Sociology

What is Social Engineering



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The concept of social engineering can be viewed on various scales which range from massive manipulations of whole societies, to interaction between two persons that results in a great social impact. But, regardless of the scale, social engineering involves actions which are manipulative in nature and which uses means that lead toward a definitive end goal of modifying the behavior of others.

On a large scale, examples of social engineering include using the full array of governmental, and interpersonal forces to change the publics attitudes and behaviors in personal hygiene, to convince the public to accept fluoridated water, and to create belief systems that favor getting vaccinations and taking action to enhance care and preservation of the environment. This can be classified as a many-to-many relationship that has an impact on all.

On a very small scale, when just one person acts to convince just one other person to release the most dangerous and highly coveted secure information, such as releasing the plans for nuclear weapons, can change the course of human history. This can be classified as a one-to-one relationship in social engineering that had a-one-to-all result.

On any scale, there are one-to-many relationships where one person convinces many people to change their views, beliefs and attitudes, with results that can change all history. The first African American president convinced many to vote for him. Jesus convinced many to follow the new systems of faith and belief that he preached and taught.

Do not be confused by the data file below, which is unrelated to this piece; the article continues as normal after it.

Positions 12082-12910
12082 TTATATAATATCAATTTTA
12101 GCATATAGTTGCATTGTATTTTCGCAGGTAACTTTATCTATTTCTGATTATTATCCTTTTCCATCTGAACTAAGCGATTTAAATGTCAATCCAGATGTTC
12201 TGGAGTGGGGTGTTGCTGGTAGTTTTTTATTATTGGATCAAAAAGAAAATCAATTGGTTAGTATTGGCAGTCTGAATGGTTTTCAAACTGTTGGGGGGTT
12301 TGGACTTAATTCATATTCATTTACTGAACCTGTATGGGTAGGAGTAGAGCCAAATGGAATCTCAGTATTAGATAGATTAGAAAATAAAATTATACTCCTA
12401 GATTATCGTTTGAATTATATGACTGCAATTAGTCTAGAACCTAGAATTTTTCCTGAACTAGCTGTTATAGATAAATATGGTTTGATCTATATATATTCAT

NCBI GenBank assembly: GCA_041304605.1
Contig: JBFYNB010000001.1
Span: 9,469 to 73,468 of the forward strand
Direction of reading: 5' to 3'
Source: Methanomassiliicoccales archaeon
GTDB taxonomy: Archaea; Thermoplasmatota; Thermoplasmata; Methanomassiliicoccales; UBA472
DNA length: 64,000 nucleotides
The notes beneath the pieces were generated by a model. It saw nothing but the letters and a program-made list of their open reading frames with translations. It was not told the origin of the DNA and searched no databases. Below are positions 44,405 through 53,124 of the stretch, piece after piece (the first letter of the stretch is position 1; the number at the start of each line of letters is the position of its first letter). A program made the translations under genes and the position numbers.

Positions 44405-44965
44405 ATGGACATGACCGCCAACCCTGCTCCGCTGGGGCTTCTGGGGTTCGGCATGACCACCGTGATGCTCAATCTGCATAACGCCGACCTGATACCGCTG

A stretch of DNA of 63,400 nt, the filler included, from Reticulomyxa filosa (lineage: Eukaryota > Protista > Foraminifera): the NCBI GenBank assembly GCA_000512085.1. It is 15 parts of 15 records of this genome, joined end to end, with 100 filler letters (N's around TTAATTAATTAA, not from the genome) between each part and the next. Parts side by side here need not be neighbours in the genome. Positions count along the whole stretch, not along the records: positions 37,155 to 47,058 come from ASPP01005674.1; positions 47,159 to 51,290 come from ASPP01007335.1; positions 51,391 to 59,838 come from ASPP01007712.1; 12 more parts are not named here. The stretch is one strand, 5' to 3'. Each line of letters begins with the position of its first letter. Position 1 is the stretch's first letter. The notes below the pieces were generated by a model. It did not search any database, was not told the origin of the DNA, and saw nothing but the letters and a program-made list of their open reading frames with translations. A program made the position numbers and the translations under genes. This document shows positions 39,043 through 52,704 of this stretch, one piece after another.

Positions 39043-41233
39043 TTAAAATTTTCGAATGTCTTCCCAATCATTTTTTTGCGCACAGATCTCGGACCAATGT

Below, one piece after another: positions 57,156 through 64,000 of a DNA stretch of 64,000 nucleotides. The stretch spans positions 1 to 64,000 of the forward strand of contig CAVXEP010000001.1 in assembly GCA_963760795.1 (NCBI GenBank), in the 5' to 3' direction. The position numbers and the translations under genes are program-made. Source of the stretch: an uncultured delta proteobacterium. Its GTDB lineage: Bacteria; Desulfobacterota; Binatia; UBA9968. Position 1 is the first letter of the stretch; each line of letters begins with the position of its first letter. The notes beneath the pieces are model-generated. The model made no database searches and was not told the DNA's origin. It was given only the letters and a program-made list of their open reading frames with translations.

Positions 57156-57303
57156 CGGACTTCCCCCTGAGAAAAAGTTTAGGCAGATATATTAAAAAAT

The tools of social engineering are any tools that work to get people to do what is desired. These tools can be criminal, unethical and immoral. False propaganda, "rabble rousing", and other forms of deceptive or outrageous speech and conduct can cause major events that affect massive numbers of people. The false claims about Jews in Germany led not only to public outrage, but to public acquiescence when the worst of abuses began, but when they could also have been stopped. Radio talk show hosts who call for assassination, but who stay just a bit back from the legal line, are frequently suspected of trying to get someone from among their audience to carry out the deed for them.

When commercial enterprises conduct social engineering in order to adapt people to using new technologies, we get whole new languages of shorthand for those who text and tweet. We get people who have adapted their jobs, work habits, and work methodologies to accommodate personal and portable computing devices. People make adaptations to the devices more often than the devices have adapted to the needs of people. But it is social engineering that convinces people to not only try out the devices, but to pay money in order to do it.

The tools of social engineering are plentiful. Advertising campaigns and news reports that tell the public to start washing their hands and taking other measures against the flu are examples of positive and necessary social engineering. Speeches, written material, film, music, televised content, radio content, art, and every other form of communication and expression goes a long way toward making social engineering a lot more rapid and the results more effective. But the results far more volatile, given the ability of opposing social engineers to use the same tools.




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